In 2009, in a very particular political context regarding undocumented immigrants, I noticed that there were ‘legal’ and ‘illegal’ seeds. The question arose : does a “legal” seed look like an “illegal” seed? But seeds are tiny and, to see them, I had to get close to them and make portraits of them, as I would do for human beings.
He’s documented approximately 500 specimens since, half of which appear in the pages of Seed Stories to be released this month from Atelier EXB. Spanning 336 pages, the volume is a testament to the incredible diversity and resilience of the natural world. Many of the photos are also included in a group exhibition opening on June 18 at the CentQuatre Paris, which will pair the images with seeds from the National Museum of Natural History collection that visitors can touch and even taste.
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The last time we checked in with filmmaker Vadim Sherbakov he was soaring high above Iceland, capturing stunning aerial views with the help of a drone. In his latest short, “Velocity,” he zooms into ethereal mixtures of soap, ink, glitter, and alcohol that appear to simulate a combination of biological and galactic phenomena. The driving idea behind the film’s creation was simply “a colorful journey through uncharted cosmos,” says Sherbakov. He collaborated with set designer Luidmila Tregub, who was responsible for creating the primordial mixture of liquids that result in several amazing sequences in the film. (via PetaPixel)
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Stunning Shots from the 2021 Close-Up Photographer of the Year Competition Unveil Nature’s Minuscule Details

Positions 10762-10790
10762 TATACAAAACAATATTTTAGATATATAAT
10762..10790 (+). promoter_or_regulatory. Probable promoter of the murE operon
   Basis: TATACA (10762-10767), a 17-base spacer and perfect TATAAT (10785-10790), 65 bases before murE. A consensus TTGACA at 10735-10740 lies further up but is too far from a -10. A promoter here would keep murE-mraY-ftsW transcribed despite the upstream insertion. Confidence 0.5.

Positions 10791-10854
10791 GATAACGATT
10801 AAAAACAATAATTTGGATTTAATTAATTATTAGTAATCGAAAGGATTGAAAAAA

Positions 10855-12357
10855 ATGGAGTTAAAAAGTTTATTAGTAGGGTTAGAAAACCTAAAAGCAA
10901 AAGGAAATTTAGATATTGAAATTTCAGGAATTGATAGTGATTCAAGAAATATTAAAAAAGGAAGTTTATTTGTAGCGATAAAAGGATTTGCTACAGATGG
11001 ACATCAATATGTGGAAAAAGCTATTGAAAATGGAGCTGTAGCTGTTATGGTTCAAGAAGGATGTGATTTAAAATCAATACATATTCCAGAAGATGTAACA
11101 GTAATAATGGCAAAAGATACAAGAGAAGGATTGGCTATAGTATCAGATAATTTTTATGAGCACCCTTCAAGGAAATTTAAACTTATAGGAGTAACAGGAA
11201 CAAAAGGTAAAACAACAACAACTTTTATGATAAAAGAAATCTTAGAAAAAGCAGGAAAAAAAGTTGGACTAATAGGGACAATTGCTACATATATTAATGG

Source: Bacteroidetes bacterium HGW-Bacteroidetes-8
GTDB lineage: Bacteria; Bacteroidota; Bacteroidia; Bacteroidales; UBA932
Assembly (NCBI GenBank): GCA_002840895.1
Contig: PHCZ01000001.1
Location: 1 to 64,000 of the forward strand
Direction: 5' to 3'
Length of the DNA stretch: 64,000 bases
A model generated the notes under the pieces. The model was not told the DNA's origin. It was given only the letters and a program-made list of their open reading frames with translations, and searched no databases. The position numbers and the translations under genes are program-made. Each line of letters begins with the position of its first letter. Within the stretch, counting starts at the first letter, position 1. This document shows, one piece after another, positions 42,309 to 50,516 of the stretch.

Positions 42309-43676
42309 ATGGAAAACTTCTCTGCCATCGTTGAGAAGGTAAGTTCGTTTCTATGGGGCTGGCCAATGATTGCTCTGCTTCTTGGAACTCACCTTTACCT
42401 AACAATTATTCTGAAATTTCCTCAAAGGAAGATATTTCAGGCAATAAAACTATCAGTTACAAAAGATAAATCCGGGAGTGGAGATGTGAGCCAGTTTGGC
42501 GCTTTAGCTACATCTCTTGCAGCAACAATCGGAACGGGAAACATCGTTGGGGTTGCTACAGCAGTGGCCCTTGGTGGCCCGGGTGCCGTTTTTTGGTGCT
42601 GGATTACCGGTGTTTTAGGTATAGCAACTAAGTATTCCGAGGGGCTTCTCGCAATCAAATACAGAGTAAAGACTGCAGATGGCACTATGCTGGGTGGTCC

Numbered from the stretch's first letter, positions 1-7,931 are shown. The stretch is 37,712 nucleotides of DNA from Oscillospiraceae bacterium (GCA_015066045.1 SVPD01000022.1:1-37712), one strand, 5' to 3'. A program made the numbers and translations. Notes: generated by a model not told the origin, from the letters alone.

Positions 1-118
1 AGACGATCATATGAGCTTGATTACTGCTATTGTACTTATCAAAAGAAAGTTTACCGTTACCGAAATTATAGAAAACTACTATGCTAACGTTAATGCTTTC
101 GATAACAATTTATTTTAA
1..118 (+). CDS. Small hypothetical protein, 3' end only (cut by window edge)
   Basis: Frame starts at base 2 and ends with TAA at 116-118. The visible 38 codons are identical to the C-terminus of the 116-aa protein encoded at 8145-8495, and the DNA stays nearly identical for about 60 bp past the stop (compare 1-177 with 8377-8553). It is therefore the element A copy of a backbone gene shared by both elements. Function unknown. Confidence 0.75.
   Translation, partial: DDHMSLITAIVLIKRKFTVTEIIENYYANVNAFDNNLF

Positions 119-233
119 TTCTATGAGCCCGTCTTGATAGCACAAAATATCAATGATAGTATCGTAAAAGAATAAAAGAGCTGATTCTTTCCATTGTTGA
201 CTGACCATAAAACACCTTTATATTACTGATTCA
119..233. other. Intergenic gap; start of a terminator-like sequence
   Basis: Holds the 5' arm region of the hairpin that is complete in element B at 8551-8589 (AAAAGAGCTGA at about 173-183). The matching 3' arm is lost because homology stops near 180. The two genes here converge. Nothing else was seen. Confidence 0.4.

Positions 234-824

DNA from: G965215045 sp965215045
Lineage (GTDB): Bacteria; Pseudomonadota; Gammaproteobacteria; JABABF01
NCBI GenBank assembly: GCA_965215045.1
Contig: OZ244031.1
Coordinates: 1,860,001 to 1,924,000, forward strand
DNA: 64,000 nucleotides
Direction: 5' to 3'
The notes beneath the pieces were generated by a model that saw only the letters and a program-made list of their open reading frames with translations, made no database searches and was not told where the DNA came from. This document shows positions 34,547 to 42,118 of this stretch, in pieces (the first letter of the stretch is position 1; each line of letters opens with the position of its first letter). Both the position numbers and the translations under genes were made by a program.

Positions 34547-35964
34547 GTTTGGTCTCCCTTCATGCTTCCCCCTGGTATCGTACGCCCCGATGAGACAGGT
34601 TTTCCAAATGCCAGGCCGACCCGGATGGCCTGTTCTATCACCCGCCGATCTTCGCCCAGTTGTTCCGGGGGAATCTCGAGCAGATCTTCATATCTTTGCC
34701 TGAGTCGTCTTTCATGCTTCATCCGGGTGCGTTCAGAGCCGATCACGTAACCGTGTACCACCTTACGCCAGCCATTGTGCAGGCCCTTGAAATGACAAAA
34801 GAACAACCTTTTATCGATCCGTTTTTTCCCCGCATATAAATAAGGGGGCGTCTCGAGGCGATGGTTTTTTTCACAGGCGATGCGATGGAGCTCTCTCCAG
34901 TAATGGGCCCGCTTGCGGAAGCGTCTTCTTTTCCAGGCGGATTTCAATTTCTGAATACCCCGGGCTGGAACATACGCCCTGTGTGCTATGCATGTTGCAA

Salamander silhouettes, an ant clutching a snack, and the diverse findings of an unintentional insect trap are a few of the winners of the 2021 Close-Up Photographer of the Year contest (previously). Now in its third year, the global competition garnered more than 9,000 entries across 55 countries, an incredible selection that unveils the stunning and minuscule details of the natural world. See some of our favorite shots below, and view all winners on the contest’s site. (via Kottke)
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According to Olso-based photographer and researcher Jon Larsen, the most exotic particles from across the universe are likely hiding in a rain gutter or scattered among debris on rooftops. Larsen, who works in the geosciences department at the University of Oslo, has been at the forefront of micrometeorite discovery since 2009 when “a shiny black dot suddenly appeared on my white veranda table while I was having strawberries for breakfast.”
The event sparked a now decades-long exploration into the field of “cosmic dust particles, the oldest solid matter there is, ‘ash’ from dead stars, etc,” he tells Colossal. “Nothing has traveled farther…The search/hunt for stardust continues in all directions, but I am particularly interested in the unmelted ones, which contain water and complex organic molecules, (the) building blocks of life.”
These findings are what Larsen calls urban micrometeorites or minuscule bits of extraterrestrial matter found in heavily populated areas. Even though 60 tons of the dust fall to Earth every day, scientists previously considered the tiny pieces only discoverable in remote regions devoid of human life “due to an unsurmountable wall of terrestrial contaminants,” the researcher says. “Furthermore, the micrometeorites were thought to have a very short lifespan here on Earth due to the harsh weathering.”